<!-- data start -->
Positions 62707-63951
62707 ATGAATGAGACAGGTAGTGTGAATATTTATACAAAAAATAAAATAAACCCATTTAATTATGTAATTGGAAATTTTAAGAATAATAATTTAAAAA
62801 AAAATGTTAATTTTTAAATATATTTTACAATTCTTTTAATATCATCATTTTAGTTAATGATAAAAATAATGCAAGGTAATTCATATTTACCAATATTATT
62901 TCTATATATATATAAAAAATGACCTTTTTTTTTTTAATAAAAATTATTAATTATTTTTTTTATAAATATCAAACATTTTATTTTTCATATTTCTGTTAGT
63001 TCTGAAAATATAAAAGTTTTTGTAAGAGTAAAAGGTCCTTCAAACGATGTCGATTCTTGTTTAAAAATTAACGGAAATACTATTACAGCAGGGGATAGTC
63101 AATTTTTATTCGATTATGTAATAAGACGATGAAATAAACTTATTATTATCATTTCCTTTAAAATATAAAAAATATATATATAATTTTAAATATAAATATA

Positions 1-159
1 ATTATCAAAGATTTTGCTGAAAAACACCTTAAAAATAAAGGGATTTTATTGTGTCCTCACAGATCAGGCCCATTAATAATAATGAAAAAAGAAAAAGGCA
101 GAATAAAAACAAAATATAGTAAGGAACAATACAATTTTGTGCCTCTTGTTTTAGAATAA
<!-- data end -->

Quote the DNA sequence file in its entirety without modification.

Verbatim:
Positions 62707-63951
62707 ATGAATGAGACAGGTAGTGTGAATATTTATACAAAAAATAAAATAAACCCATTTAATTATGTAATTGGAAATTTTAAGAATAATAATTTAAAAA
62801 AAAATGTTAATTTTTAAATATATTTTACAATTCTTTTAATATCATCATTTTAGTTAATGATAAAAATAATGCAAGGTAATTCATATTTACCAATATTATT
62901 TCTATATATATATAAAAAATGACCTTTTTTTTTTTAATAAAAATTATTAATTATTTTTTTTATAAATATCAAACATTTTATTTTTCATATTTCTGTTAGT
63001 TCTGAAAATATAAAAGTTTTTGTAAGAGTAAAAGGTCCTTCAAACGATGTCGATTCTTGTTTAAAAATTAACGGAAATACTATTACAGCAGGGGATAGTC
63101 AATTTTTATTCGATTATGTAATAAGACGATGAAATAAACTTATTATTATCATTTCCTTTAAAATATAAAAAATATATATATAATTTTAAATATAAATATA

Positions 1-159
1 ATTATCAAAGATTTTGCTGAAAAACACCTTAAAAATAAAGGGATTTTATTGTGTCCTCACAGATCAGGCCCATTAATAATAATGAAAAAAGAAAAAGGCA
101 GAATAAAAACAAAATATAGTAAGGAACAATACAATTTTGTGCCTCTTGTTTTAGAATAA